Fabian Virchow, a professor at the University of Applied Sciences Düsseldorf and the director of the Research Unit on Right Wing Extremism, told VOA that many far-right groups see police and the military as attractive recruitment grounds to expand their membership and enforce their ideology. 
 
As an example, Virchow said, Alternative for Germany, a right-wing political party founded in 2013, has named a number of police officers as its leading personnel. 
 
“Far-right extremists guess rightly that these two bodies are, on average, more conservative than the rest of the society. This refers mainly to the idea of law and order, which, from the perception of many, has been violated, especially during the crisis of the migration regime in 2015,” he said. 
 
The penetration of far-right extremists and neo-Nazis into Germany’s law enforcement gained attention in April 2017, when German army officer Franco A. was accused of plotting a right-wing terror attack he seemingly hoped would be mistaken for Islamist extremism. 

FILE – Soldiers of the German KSK attend an exercise close to Putgarten, Germany, Sept. 28, 2015.

The chief of MAD, Christof Gramm, recently said 20 soldiers at Kommando Spezialkräfte (KSK), the special forces command composed of soldiers selected from the Bundeswehr, are under investigation for suspicious ties to right-wing extremists. 
 
Earlier this year, MAD admitted it had underreported the numbers of alleged cases, saying it could be as many as 450, newsmagazine Der Spiegel reported. Of those cases, MAD said 64 were suspected of membership in the Identitarian movement, while another 64 were tied to Reichsbürger. 
 
Originating in France and active in Germany since 2012, Identitarian is a right-wing movement asserting the need to preserve the “European” culture from immigrants, especially Muslim immigrants. Reichsbürger, another far-right group, does not recognize the legitimacy of the modern German state, but instead believes in reviving the 1871 borders of the German empire.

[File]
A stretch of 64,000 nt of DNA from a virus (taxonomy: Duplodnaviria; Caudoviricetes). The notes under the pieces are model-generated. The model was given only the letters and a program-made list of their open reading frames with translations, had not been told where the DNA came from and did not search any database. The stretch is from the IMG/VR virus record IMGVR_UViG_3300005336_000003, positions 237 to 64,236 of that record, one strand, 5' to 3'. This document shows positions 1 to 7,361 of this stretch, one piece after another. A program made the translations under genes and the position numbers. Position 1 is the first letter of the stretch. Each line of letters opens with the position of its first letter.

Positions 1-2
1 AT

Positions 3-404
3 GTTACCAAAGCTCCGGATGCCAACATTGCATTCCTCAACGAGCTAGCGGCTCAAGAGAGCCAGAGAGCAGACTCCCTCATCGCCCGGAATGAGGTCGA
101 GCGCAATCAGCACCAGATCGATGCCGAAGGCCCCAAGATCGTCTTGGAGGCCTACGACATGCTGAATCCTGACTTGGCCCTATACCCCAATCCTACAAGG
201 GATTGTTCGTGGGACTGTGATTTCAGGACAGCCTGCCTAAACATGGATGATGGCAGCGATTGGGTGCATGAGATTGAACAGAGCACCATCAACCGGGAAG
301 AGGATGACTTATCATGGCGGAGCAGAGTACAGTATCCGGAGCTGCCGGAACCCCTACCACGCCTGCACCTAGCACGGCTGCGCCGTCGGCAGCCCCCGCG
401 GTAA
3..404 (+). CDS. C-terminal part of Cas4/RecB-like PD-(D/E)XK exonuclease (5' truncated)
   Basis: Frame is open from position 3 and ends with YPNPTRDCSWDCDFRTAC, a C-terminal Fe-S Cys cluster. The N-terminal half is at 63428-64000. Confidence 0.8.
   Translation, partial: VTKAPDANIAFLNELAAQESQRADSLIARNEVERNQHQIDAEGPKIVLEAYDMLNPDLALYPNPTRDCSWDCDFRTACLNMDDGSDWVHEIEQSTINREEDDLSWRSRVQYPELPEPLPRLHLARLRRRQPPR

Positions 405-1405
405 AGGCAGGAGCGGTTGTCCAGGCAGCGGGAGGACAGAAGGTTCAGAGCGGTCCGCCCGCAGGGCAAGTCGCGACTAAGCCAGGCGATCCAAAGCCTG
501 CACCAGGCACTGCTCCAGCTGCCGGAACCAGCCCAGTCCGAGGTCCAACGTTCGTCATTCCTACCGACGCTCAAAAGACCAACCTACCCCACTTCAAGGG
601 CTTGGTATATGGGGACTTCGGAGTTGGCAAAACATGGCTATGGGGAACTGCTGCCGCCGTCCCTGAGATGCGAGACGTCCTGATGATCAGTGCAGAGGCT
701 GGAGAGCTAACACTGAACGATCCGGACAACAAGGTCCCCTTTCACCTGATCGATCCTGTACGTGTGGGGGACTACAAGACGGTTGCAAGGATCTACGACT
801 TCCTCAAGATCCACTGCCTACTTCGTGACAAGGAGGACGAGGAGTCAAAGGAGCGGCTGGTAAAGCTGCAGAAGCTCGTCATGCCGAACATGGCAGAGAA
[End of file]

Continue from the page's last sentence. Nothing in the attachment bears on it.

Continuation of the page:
Virchow, of the University of Applied Sciences Düsseldorf, said the risk of radicalization in the military has been downplayed. He said many officials fear that an investigation could lead to exposing structural problems with racism in the police. 
 
“A very urgent task to do should be a scientific investigation of to what an extent police units hold racist and anti-Semitic ideas. To make sure that the police and the military, as the two armed structures in society, stay absolutely loyal to democracy and actively defend it is key,” he said. 
 
Transnational issue 
 
Some experts say combating the threat of right-wing infiltration of the police will likely require collective action from European countries. They say similar reports of radicalization among law enforcement of other European countries show the issue is transnational. 

FILE – This Dec. 2, 2016, photo shows the headquarters of Europol in the Netherlands.

The European Union Agency for Law Enforcement Cooperation, known as Europol, concluded that violence related to right-wing extremism was rising in many EU states, according to a confidential report cited by Germany’s Süddeutsche Zeitung, one of the country’s main daily newspapers, in September. 
 
The report said the groups were pursuing military and police members to boost their “combat skills.” 
 
Daniel Koehler, the director of the German Institute in Radicalization and De-Radicalization Studies (GIRDS), told VOA that by infiltrating law enforcement and the military of European countries, right-wing groups are trying to secure a long-term power base and shield themselves against any potential future repression by their governments. 
 
“The hope to easily connect to soldiers and police officers ideologically is not that far off, since the far right’s approach through patriotism, nationalism, anti-communism or even blatant racism and anti-Semitism, as well as a positive stance towards violence, might resonate with many others who feel attracted to serve in the military or police,” Koehler said.